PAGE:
The Solution is Not the Problem

A great thing about agile software development is that it encourages problem decomposition. The decomposition may be functional, structural, or object oriented. Decomposition is my workhorse technique for handling software complexity. And complexity is my number one development problem.

Since an agile goal is working code each iteration, decomposition is usually intended to produce real and useful (if incomplete) solutions. This means testing and data gathering are an integral part of the agile design process.

Thus, agile development has some ideas that I think are appealing to every type of engineer. However, the agile programming methodology also has its hard-to-do parts.

One weakness is that agile development tends to focus on the solution and not the problem. For example, people needing custom software will often submit their "requirements" in the form of a description of how they want their new GUI to look like. (This has happened to me many times.) In other words, they implicitly define the requirements by explicitly defining what they think the solution should be. Unfortunately, these kinds of customers tend to fit in well on an agile team. My experience is that such solutions tend to be mediocre at best. (I call these "Every Program Looks Like a Facebook Web Page" solutions.)

Better is to define the requirements independent of what the eventual implementation might look like. As the British poet, Edward Hodnett once said: “If you do not ask the right questions, you do not get the right answers.” The solution is not the problem. So keep them separate.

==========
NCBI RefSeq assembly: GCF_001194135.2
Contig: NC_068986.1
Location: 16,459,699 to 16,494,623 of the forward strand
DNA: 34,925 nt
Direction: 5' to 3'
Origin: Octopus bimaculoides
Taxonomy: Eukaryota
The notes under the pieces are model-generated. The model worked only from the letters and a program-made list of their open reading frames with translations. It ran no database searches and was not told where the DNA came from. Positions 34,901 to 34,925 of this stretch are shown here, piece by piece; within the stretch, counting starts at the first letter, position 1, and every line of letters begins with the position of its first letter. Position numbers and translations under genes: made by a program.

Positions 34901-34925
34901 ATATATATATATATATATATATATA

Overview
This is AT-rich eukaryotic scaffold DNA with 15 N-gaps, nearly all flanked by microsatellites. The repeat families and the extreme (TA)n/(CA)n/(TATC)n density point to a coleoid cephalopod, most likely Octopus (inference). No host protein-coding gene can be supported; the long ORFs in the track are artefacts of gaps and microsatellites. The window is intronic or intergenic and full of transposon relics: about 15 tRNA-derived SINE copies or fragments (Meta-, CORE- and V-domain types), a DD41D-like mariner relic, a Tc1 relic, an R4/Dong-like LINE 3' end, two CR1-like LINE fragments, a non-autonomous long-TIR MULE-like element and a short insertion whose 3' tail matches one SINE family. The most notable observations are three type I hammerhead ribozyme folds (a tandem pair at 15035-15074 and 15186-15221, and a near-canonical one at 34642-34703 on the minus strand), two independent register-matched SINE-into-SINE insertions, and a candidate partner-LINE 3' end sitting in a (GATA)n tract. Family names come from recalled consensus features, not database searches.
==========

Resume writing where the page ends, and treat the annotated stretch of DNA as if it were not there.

But obviously, this is hard to do in an iterative development environment.

Also, the software requirements are just information. And there is a big difference between information, knowledge, and wisdom. Time is required to become knowledgeable about the requirements (and domain expertise and experience) and even more time is required to determine the wisest solution.

Interesting aside. I just googled:
  • "software information" (> 9 million hits)
  • "software knowledge" (> 1 million hits)
  • "software wisdom" (< 5000 hits).
I guess "software wisdom" basically doesn't exist.

Agile methods can also sometimes be an impediment in using my other workhorse technique for attacking complex problems: paradigm shifts. I talked about paradigms in my previous post.

And the reason why is -- innovation. Coming up with an innovative solution to a hard software problem  depends on coming up with a new analogy or new paradigm shift. Agile methods commit to paradigms way too early and at too low level for much chance of real innovation happening. So using agile methods for such problems are difficult.

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